The CPU receives interrupt requests through line 11 and issues interrupt acknowledges through line 12. Since the CPU has one pair of interrupt request and acknowledge lines, an interrupt controller 40 is employed to effectively switch the corresponding interrupt lines of the different peripherals to the interrupt lines 11 and 12 of the CPU. The interrupt controller 40 also serves to prioritize the different peripherals when conflicting requests are present. Thus, for example, if peripheral 1 has been assigned higher priority than peripheral 2, the interrupt controller 40 would connect peripheral 1 in favor of peripheral 2 to the CPU in the event both peripherals are asserting interrupt request simultaneously. In this case, the interrupt request signal from peripheral 1 in line 111 will be routed to the input line 11 of the CPU. The CPU returns the acknowledge signal in the output line 12 which will be routed back to peripheral 1 via the line 121. When there is no conflict of interrupt requests from different peripherals, the interrupt controller 40 is essentially transparent to the peripherals and the CPU.
Before the invention is described in detail, a brief discussion of the conventional case absent the USC peripheral 3 is expedient, since one feature of the invention is the ease with which the USC peripheral may be added to an existing conventional system.
Referring to FIG. 1 and ignoring the USC peripheral 3 300 in this instance of the discussion, the conventional system then comprises the CPU and peripheral 1 100 and peripheral 2 200. When one of the peripherals, for example peripheral 1, requires the attention of the CPU 10, it will issue an interrupt request along line 111. The interrupt controller 40 routes this request to the CPU via line 11. The CPU will return an interrupt acknowledge through the output line 12. This acknowledge is routed by the interrupt controller 40 back to peripheral 1 via line 121. The interrupt acknowledge signals peripheral 1 to get its interrupt vector ready on the data bus. Thereafter, the CPU issues a read* strobe via line 31 and the trailing edge of which is used to latch the interrupt vector from the bus.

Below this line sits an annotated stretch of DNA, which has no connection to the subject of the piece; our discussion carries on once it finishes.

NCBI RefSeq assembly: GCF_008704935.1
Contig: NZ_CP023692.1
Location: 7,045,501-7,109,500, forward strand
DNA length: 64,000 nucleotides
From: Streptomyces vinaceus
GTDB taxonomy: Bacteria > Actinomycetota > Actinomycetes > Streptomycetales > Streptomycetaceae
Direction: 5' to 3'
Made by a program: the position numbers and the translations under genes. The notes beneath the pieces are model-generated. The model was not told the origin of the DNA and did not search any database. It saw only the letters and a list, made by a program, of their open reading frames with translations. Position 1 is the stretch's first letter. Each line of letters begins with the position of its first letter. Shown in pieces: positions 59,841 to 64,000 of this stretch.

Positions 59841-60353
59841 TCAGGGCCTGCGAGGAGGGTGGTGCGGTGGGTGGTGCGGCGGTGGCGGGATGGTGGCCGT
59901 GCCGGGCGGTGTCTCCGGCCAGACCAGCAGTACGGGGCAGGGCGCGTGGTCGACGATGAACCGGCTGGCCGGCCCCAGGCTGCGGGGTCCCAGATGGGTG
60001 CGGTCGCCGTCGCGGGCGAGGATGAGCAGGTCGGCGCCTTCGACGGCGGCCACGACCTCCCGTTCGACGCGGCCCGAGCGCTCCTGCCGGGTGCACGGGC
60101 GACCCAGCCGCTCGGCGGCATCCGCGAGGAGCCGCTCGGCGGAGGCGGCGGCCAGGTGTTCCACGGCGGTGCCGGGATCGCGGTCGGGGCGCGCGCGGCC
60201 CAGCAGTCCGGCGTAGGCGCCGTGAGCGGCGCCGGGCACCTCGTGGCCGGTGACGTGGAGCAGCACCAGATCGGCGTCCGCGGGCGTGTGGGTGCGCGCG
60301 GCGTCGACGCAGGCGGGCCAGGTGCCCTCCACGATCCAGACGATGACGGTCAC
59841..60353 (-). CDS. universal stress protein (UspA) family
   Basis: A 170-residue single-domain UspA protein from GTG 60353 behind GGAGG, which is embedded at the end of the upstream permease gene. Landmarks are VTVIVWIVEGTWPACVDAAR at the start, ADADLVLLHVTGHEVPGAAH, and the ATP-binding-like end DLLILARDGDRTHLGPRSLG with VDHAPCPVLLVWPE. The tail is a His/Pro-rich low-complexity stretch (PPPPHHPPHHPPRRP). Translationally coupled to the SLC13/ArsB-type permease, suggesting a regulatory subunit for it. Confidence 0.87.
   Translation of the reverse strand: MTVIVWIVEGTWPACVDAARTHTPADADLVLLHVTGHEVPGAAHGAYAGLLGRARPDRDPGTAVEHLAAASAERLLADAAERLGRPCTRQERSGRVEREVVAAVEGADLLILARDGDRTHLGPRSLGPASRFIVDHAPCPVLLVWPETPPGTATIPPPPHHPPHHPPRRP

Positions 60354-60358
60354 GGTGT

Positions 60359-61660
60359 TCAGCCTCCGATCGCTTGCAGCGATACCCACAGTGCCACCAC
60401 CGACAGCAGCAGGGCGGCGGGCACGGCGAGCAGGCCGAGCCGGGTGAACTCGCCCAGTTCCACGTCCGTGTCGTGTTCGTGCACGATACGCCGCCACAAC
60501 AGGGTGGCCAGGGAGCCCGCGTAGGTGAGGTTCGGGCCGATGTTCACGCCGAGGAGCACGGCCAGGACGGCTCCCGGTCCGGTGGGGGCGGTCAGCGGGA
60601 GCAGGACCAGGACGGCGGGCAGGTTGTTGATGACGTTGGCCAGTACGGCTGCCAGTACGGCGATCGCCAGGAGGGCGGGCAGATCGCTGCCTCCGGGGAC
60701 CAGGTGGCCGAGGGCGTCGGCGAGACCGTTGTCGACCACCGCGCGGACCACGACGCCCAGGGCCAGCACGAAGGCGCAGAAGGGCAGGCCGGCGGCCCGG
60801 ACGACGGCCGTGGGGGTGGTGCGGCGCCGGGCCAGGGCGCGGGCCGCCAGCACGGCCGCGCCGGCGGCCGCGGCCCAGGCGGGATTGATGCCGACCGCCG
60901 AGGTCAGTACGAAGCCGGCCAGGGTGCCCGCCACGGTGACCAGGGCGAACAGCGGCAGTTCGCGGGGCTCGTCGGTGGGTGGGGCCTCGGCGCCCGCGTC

As discussed earlier, the timing specification is such that the length of the interrupt acknowledge cycle must be longer than the vector ready time, which is T1 for peripheral 1. In the cases where the interrupt acknowledged cycle timing is such that the trailing edge of the read* strobe occurs prior to the interrupt vector being ready, a watchdog external logic 50 is used to insert a number of wait states in the CPU to delay the read* strobe. The watchdog external logic 50 monitors the interrupt lines 11 and 12 of the CPU and asserts a WAIT FOR VECTOR signal through a line 55 for a predetermined number of clock cycles. The watchdog external logic 50 derives its clock signal from the CPU via a line 51. The WAIT FOR VECTOR signal, when asserted through an OR gate 60 and an input line 65 to the WAIT pin of the CPU, suspends the operation of the CPU. In this way, the length of the interrupt acknowledge cycle can be lengthened to satisfy the timing specification.
In the case where T2, the vector ready time of peripheral 2, is longer than that of T1, the vector ready time of peripheral 1, the watchdog external logic 50 must be adjusted to put in more wait states so that the interrupt acknowledge cycle timing is commensurate with T2. In this way, the timing specification is satisfied for both peripheral 1 and peripheral 2. As noted earlier, this worst-case setting compromises the performance of the faster peripheral 1.
Attention is now turned to the USC peripheral 3 300 in which the various aspects of the present invention is embodied in an interrupt acknowledge circuit 400.
The interrupt acknowledge circuit 400 serves to customize the timing specification of the interrupt acknowledge cycle of the CPU to that of the USC peripheral. Essentially, the interrupt acknowledge circuit 400 puts out an active IVACK signal along an output line 405 as soon as it senses the leading edge of the read* strobe sent from the CPU. The active IVACK signal goes through OR gate 60 to the WAIT input line 65 to to suspend the CPU's operation. It is asserted for a predetermined period, so that by the time the CPU releases the trailing edge of the READ* strobe, the USC peripheral 300 will have already put out a valid interrupt vector on the bus 20.